• As much or as little fresh green or red-stem Swiss chard as you want (I used green, and local organic)
  • Salt (to taste)
  • Pepper (to taste)

To make the blueberry reduction you need:

  • 2 cups fresh organic blueberries
  • 1 cup red wine (use a Cabernet or Zinfandel, something you’d actually drink)
  • 4 garlic cloves, crushed
  • 2 tbsp olive oil

Heat broiler. Pat lamb with a bit of salt and pepper, and set chops in a glass baking dish (unoiled). When the oven’s hot, cook chops for 5 minutes, turning them when done to cook for another 5-6 minutes on the other side.

While chops broil, heat oil in a saucepan. When hot, add garlic. Saute for a minute and then add wine. Bring to a boil, then slightly reduce heat. You want the wine to reduce by half, but don’t overcook!

Add blueberries to the reduction and simmer for 1 minute. The product should not be thick, so don’t worry if it looks like red-blueberry soup. The blueberries should not be cooked so long that they lose their skins and become mushy. You want the blueberries to keep their shape, and to mingle with the flavors of the wine, garlic and oil. Let the sauce simmer on low heat.

The final step is the Swiss chard. Steam this separately just by placing it on the stove and boiling it lightly in a little water, just until it begins to wilt and is still nice and green.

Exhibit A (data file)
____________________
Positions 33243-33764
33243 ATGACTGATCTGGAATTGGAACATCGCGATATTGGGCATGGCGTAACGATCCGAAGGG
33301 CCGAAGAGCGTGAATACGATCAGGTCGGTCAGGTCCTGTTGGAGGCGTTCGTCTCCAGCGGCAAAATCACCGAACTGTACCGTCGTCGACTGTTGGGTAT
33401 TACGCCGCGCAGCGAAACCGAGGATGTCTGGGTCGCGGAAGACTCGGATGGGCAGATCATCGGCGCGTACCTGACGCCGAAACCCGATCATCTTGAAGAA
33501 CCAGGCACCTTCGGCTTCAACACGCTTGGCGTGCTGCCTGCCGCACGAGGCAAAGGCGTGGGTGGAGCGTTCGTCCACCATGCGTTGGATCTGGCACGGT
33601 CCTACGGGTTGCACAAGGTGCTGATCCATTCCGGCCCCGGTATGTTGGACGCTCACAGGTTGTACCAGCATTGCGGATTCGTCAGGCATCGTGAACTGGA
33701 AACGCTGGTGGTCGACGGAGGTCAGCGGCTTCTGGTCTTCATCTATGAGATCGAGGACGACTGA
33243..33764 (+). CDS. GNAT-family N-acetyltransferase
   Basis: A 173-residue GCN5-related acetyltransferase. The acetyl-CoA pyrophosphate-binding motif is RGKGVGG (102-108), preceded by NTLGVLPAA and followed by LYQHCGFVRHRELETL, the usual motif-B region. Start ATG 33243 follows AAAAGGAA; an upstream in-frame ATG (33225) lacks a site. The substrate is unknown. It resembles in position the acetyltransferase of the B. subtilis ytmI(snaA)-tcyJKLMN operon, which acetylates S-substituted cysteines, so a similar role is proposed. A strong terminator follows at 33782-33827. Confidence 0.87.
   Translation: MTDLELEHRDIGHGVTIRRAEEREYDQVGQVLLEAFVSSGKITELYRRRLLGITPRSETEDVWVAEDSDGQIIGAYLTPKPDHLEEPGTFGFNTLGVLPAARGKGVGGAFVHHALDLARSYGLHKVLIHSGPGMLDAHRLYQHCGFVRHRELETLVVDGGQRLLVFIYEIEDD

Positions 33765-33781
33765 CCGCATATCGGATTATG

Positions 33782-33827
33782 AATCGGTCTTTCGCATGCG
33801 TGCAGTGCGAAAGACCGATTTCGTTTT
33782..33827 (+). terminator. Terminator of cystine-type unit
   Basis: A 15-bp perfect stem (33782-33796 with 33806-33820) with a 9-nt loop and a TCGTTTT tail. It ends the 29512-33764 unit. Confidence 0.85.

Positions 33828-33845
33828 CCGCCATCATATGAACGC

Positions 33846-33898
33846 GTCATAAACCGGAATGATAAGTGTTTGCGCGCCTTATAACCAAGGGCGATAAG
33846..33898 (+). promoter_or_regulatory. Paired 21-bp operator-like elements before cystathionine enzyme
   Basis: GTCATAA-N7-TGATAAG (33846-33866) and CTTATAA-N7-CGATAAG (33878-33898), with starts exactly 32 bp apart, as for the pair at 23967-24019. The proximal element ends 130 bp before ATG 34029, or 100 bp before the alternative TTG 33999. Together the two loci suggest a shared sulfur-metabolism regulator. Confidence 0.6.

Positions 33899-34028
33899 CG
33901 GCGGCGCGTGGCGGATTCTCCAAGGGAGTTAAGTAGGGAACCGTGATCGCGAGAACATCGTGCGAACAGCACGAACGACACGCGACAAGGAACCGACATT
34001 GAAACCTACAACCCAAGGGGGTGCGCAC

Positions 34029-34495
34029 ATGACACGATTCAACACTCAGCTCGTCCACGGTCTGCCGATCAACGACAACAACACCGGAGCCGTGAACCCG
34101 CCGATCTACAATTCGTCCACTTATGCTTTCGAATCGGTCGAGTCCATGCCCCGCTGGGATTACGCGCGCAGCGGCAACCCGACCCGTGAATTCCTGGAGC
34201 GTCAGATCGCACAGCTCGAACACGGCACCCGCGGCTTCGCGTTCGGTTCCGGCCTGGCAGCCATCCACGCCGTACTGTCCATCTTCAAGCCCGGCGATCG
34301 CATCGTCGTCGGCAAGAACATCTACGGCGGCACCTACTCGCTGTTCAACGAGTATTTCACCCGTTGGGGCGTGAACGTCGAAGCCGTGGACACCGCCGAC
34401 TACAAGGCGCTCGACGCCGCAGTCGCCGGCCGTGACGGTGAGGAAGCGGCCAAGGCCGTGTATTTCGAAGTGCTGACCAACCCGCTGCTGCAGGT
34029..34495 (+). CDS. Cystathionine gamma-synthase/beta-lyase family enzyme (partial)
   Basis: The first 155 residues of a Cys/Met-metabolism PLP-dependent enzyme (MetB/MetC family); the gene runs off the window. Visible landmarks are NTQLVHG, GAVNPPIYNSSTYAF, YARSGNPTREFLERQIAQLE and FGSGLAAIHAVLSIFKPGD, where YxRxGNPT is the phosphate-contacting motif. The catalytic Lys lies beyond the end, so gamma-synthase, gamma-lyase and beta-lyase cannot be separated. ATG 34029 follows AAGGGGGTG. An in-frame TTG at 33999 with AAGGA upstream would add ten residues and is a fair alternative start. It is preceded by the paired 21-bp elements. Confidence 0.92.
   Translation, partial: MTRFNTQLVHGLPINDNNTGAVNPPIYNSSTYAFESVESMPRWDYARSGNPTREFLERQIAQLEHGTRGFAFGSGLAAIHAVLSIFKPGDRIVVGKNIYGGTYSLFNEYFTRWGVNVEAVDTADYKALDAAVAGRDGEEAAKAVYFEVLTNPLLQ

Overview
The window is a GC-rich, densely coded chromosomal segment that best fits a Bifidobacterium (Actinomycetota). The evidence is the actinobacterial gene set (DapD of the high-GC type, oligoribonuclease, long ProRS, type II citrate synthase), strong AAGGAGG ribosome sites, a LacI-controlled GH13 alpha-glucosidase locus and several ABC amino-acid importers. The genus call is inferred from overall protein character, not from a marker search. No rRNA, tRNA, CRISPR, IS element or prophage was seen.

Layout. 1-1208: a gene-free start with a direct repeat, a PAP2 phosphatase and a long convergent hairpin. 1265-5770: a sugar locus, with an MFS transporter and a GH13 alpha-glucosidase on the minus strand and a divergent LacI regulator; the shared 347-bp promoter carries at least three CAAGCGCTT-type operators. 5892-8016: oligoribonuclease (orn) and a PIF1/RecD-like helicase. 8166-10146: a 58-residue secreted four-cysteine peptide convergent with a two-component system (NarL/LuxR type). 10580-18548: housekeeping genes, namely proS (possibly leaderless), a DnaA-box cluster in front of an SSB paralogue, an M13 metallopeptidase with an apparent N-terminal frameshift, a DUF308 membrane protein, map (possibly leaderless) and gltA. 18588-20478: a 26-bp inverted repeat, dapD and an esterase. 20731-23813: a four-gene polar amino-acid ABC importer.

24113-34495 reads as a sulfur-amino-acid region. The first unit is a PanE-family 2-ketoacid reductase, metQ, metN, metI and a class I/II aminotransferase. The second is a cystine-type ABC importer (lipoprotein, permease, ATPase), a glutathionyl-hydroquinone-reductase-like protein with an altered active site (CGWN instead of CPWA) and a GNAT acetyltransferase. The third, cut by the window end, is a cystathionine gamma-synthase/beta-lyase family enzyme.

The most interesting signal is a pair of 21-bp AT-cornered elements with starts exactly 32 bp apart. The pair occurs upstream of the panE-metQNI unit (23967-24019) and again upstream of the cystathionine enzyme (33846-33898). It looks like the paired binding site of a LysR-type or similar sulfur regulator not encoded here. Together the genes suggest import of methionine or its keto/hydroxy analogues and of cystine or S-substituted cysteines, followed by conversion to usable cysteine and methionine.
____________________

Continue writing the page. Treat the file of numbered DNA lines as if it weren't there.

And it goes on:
On dinner plates, finally spoon blueberry reduction over lamb chops, and serve with a side of Swiss chard. Beautiful!

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10 thoughts on “Lamb with Blueberry Wine Reduction”

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  1. Perfect timing, I was just on my way to the Farmer’s Market for some blueberries! Can’t wait to try it!

  2. Q: Doctor, I’ve heard that cardiovascular exercise can prolong life. Is this true?

    A: Your heart is only good for so many beats, and that’s it. Don’t waste it on exercise.

    Everything wears out eventually. Speeding up your heart will not make you live longer. That’s like saying you can extend the life of your car by driving it faster.

    Want to live longer? Take a nap.

    Q: Should I cut down on meat and eat more fruits and vegetables?

    A: You must grasp logistical efficiencies. What does a cow eat? Hay and corn!

    And what are these? Vegetables. So a steak is nothing more than an efficient mechanism of delivering vegetables to your system. Need grain? Eat chicken.

    Beef is also a good source of field grass (green leafy vegetable).

    And a pork chop can give you 100% of your recommended daily allowance of vegetable products.

    Q: Should I reduce my alcohol intake?

    A: No, not at all. Wine is made from fruit. Brandy is distilled wine. That means they take the water out of the fruity bit so you get even more of the goodness that way. Beer is also made out of grain. Bottoms up!

    Anyway, 1% of traffic accidents are caused by drunk drivers. So people who don’t drink are very dangerous because they cause 99% of traffic accidents.

    Q: How can I calculate my body/fat ratio?

    A: Well, if you have a body and you have fat, your ratio is one to one.

    If you have two bodies, your ratio is two to one, etc.

    Q: What are some of the advantages of participating in a regular exercise program?

    A: Can’t think of a single one, sorry. My philosophy is: No Pain … Good!

    Q: Aren’t fried foods bad for you?

    A: YOU’RE NOT LISTENING!!! …. Foods are fried these days in vegetable oil.